Six nationalities that helped shape the cultural region are represented in this home museum, built in 1850. Located in the heart of the old water power district, the house features a room for each ethnic group it represents: African American, Irish, Italian, Lithuanian, Polish, and Hispanic. Call to confirm hours and admission fees. Visit the website for information about current exhibits.
Dedicated in 1903 in ceremonies that included a speech by Teddy Roosevelt, Memorial Hall is a tribute to Rockford citizens who have served in the Armed Forces. Large wall plaques list names of fallen veterans, and cases in the main lobby, side rooms and the lower level display Armed Services artifacts including memories of the Civil War, the World Wars and Camp Grant. The renovated second floor auditorium is used by cultural groups for shows and presentations and is accessible via the elevator.
The memorials here are a tribute to veterans of the Vietnam War, Korean War, Gulf War and World War II. The war memorials are the only ones built in the U.S. by youth, constructed by Boy Scouts of Troop 312 Rochelle as Eagle Projects.
View trains from the Union Pacific and BNSF railroads as they rush by the park pavilion and browse the railroad-themed gift shop.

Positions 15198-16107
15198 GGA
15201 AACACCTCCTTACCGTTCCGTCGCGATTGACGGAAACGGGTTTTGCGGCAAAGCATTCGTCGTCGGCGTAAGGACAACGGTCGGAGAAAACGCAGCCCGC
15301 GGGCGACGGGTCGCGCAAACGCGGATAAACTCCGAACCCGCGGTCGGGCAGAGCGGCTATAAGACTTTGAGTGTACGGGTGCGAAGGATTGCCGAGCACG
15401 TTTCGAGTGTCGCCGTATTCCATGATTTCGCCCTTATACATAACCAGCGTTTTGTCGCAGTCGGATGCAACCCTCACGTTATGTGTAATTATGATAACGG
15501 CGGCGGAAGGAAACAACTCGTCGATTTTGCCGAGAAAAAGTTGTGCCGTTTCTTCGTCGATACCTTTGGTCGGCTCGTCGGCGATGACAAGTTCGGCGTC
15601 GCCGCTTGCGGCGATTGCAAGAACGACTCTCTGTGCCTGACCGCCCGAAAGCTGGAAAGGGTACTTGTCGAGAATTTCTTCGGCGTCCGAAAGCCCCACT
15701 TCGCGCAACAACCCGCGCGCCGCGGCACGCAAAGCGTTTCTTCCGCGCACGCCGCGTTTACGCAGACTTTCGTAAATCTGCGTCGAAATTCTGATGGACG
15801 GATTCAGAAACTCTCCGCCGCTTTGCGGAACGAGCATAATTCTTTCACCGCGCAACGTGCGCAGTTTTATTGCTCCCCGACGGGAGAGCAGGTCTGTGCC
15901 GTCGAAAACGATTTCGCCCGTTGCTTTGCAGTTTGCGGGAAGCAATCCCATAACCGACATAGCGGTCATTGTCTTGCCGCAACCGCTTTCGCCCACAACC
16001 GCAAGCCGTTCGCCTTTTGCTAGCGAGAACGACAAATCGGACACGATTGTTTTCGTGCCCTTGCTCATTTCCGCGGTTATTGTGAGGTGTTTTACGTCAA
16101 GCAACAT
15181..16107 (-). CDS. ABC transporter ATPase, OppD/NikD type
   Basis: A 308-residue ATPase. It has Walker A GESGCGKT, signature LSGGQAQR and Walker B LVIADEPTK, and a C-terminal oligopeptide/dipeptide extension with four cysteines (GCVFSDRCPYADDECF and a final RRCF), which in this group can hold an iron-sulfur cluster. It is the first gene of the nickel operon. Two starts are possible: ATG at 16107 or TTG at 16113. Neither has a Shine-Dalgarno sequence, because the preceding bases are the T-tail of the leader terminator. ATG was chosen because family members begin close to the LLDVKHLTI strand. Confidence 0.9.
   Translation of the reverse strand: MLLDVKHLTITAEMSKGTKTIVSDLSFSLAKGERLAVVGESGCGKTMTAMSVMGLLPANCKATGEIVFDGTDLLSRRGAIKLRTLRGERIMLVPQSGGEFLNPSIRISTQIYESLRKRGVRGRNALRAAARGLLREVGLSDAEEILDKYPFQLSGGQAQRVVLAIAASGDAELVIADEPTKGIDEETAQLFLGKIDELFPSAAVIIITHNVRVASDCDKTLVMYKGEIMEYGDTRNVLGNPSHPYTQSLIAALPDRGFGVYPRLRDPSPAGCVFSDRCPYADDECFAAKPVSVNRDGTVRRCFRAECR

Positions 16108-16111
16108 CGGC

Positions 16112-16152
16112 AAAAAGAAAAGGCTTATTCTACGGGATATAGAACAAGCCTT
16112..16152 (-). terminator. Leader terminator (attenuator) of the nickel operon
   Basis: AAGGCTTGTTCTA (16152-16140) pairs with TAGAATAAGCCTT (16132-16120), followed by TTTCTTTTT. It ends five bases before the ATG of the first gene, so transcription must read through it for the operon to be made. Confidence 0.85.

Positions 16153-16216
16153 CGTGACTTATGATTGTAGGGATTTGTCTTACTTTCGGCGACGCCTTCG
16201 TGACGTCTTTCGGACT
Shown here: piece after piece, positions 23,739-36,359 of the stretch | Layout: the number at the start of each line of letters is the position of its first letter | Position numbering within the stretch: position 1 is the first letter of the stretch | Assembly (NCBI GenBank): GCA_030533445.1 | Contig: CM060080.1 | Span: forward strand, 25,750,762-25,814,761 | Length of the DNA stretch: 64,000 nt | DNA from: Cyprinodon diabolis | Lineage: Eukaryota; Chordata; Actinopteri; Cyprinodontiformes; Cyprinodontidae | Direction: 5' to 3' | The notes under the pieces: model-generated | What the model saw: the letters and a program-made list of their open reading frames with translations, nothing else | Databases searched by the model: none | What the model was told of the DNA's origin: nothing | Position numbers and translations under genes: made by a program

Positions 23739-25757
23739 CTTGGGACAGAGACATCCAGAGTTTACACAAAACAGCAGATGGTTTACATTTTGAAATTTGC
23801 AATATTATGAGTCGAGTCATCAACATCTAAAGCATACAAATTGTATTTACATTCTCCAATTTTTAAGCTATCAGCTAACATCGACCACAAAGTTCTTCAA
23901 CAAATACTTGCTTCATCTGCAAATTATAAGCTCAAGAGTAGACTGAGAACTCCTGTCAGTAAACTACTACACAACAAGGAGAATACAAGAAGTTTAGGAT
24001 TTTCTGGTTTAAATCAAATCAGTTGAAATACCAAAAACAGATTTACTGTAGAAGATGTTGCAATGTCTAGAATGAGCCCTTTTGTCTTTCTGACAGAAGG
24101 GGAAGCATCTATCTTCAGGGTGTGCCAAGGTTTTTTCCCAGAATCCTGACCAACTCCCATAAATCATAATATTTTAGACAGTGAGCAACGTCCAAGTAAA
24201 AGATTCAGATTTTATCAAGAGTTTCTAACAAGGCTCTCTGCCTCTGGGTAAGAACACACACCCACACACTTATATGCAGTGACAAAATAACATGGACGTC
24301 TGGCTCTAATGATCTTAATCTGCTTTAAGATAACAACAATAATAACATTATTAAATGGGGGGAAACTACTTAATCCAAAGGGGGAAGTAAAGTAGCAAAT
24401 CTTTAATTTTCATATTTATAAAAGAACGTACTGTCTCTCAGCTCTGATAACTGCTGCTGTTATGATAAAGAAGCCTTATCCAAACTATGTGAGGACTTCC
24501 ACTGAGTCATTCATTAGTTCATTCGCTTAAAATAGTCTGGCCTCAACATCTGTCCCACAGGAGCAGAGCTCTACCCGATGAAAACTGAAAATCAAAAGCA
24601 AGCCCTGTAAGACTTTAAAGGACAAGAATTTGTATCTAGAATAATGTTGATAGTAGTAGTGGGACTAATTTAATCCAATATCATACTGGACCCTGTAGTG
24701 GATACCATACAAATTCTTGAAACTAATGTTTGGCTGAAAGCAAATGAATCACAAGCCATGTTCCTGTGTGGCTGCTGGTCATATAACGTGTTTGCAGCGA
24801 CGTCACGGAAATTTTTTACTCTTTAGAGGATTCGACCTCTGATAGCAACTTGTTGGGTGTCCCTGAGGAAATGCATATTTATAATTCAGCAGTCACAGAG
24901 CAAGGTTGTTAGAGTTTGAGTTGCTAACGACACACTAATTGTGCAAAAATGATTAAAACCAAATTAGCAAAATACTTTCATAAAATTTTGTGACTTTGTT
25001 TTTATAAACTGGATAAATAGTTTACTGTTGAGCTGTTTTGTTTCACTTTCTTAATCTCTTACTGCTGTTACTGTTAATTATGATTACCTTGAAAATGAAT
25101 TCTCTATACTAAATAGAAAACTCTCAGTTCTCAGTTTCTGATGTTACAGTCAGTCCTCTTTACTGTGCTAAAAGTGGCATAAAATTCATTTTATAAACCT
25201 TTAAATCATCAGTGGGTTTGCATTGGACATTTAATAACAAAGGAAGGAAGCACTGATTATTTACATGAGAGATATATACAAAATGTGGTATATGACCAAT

Step back in time and view memorabilia that traces the history of Northern Illinois.
The Historical Society is a beautiful building available for rental capable of seating 70-80 people comfortably. With a full kitchen and AC it makes a great venue for any social gathering. Call 815-825-2330 to inquire on a rental date.
Research early history, marriages, cemetery and census records, and family books, all pertaining to Ogle County.
John Deere has a presence around the world, but it all started right here in Grand Detour, Illinois. When you step foot on these grounds, it will feel like taking a step back in time. Hear the floorboards creak as you walk inside John Deere's home. Take in the beauty of the picturesque landscape. And feel the heat of fired steel inside the replica blacksmith shop. Whether you're a school group, a John Deere fan or a history buff, it's an experience you just can't miss.
In 1977, the Kishwaukee Valley Heritage Society was formed to bring together area people who had an interest in local and regional history and its preservation.